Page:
Saturday, August 30, 2014

Twin Sisters: East, 13,432', and West, 13,374', Via Lime Creek

Essence: The pairing of conical masterpieces makes these peaks stand out when seen from afar. This loop route utilizes two fault breaks that allow passage through the otherwise impenetrable Cutler Formation. Two miles of idyllic tundra walking soften the experience. Overall, the hike is rugged and demanding.
Travel: From the US 550/160 intersection in Durango, drive north on US 550 towards Silverton. At 35 miles, top Coal Bank Pass and continue down the other side. As the road begins climbing Molas Pass, it makes a horseshoe bend to the right. Park just before the apex of this curve at a large turn-out on the right/east side of the road at mile marker 60.2. The hike begins 0.1 mile up the road, across the highway. Allow 45 minutes from Durango.
Distance and Elevation Gain: 11.5 miles, 4,400 feet of climbing
Time: 8:00 to 9:00
Difficulty: Trail, primarily off-trail; navigation considerable; mild exposure
Maps: Engineer Mountain; Ophir, Colorado 7.5 Quads
Dates Hiked: September 1, 2007, August 7, 2011, August 30, 2014
Quote: Grown together; friends forever. (source unknown)

Point 13,205' and Twin Sisters from Jura Knob, two miles to the south.

Route: While it is possible to climb Twin Sisters from the South Fork of Mineral Creek or the Colorado Trail Trailhead at Little Molas Lake, this counterclockwise stem-and-loop originates at the Lime Creek TH, 9,800'.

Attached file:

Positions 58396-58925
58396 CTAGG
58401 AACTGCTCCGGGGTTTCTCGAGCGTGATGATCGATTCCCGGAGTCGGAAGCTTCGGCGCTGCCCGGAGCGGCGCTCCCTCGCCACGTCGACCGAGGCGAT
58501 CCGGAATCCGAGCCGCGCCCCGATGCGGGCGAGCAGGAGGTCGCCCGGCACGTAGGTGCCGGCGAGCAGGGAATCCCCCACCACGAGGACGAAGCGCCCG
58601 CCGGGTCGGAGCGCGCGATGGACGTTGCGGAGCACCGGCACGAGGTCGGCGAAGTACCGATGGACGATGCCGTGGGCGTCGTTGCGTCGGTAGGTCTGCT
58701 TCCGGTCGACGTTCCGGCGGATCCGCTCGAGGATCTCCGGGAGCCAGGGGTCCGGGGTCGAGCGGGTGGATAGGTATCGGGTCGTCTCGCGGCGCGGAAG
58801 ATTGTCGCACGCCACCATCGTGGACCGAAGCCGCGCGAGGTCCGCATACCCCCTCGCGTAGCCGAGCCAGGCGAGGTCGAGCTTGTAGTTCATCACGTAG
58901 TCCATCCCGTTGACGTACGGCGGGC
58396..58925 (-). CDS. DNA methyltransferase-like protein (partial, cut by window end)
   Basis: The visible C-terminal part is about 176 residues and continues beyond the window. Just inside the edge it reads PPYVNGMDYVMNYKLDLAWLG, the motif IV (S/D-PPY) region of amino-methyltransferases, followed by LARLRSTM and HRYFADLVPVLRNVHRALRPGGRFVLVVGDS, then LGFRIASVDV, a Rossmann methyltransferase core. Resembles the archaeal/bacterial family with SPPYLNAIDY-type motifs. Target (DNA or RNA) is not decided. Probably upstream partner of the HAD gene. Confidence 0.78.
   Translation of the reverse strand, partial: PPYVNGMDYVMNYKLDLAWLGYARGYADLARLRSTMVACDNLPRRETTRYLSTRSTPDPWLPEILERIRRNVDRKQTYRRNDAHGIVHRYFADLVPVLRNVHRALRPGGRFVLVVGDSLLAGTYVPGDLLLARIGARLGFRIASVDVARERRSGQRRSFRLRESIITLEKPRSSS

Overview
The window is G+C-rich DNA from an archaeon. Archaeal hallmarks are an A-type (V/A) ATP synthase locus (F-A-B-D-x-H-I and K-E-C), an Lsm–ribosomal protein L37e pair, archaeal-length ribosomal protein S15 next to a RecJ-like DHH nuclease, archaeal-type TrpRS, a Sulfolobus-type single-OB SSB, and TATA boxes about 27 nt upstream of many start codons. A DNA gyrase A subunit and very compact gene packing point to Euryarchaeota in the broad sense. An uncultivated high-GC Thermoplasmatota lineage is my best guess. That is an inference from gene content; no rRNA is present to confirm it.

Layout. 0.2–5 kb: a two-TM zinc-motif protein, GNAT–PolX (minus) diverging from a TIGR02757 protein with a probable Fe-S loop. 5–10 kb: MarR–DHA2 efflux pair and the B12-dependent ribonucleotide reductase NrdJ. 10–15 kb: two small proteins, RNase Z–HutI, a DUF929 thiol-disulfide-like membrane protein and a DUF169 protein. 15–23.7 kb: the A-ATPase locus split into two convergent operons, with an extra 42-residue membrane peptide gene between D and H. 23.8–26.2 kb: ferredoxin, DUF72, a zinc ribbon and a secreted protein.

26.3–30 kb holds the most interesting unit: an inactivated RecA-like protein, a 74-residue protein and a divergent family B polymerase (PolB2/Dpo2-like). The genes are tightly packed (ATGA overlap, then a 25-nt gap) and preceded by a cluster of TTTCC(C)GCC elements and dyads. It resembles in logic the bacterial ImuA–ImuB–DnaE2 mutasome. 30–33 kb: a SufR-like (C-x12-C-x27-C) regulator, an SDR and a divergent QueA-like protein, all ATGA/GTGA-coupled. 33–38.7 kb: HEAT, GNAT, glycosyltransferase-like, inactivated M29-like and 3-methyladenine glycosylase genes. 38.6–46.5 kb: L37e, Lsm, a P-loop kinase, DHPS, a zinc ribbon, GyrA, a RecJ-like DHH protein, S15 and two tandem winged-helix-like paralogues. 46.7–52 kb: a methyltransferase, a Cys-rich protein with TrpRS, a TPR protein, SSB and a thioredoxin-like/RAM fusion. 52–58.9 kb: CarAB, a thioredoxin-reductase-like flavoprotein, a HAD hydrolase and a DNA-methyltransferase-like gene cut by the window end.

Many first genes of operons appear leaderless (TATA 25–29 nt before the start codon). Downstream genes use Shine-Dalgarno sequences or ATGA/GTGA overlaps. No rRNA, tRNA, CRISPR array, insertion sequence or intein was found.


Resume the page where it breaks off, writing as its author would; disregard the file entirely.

From the TH, take the main trail that goes down towards the creek, ignoring the faint path on the right. The undulating track points north, staying east of the creek, sometimes quite close, but mostly well above the water. Grassy clearings are interspersed with old growth conifer. In 0.5 mile, cross North Lime Creek with its cascade series. In June, 2005, this tributary was a trip ender, running too deep and swift to cross.

Make good time on this straightforward pathway. In 1.6 miles, the trail splits at the second tributary. Stay left, crossing the stream on the main trail. At 1.8 miles, reach a clearing marked by a large boulder, shown. Leave the trail here at 10,300'. (THW, photo)

The next objective is to intersect the Colorado Trail (CT). The most favorable route stays just left of the rounded ridge. While there are two steep sections with rock outcrops, the slope is most forgiving on this aspect. Trees are politely spaced. At 2.4 miles, 11,400 feet, reach the CT. (THW, photo)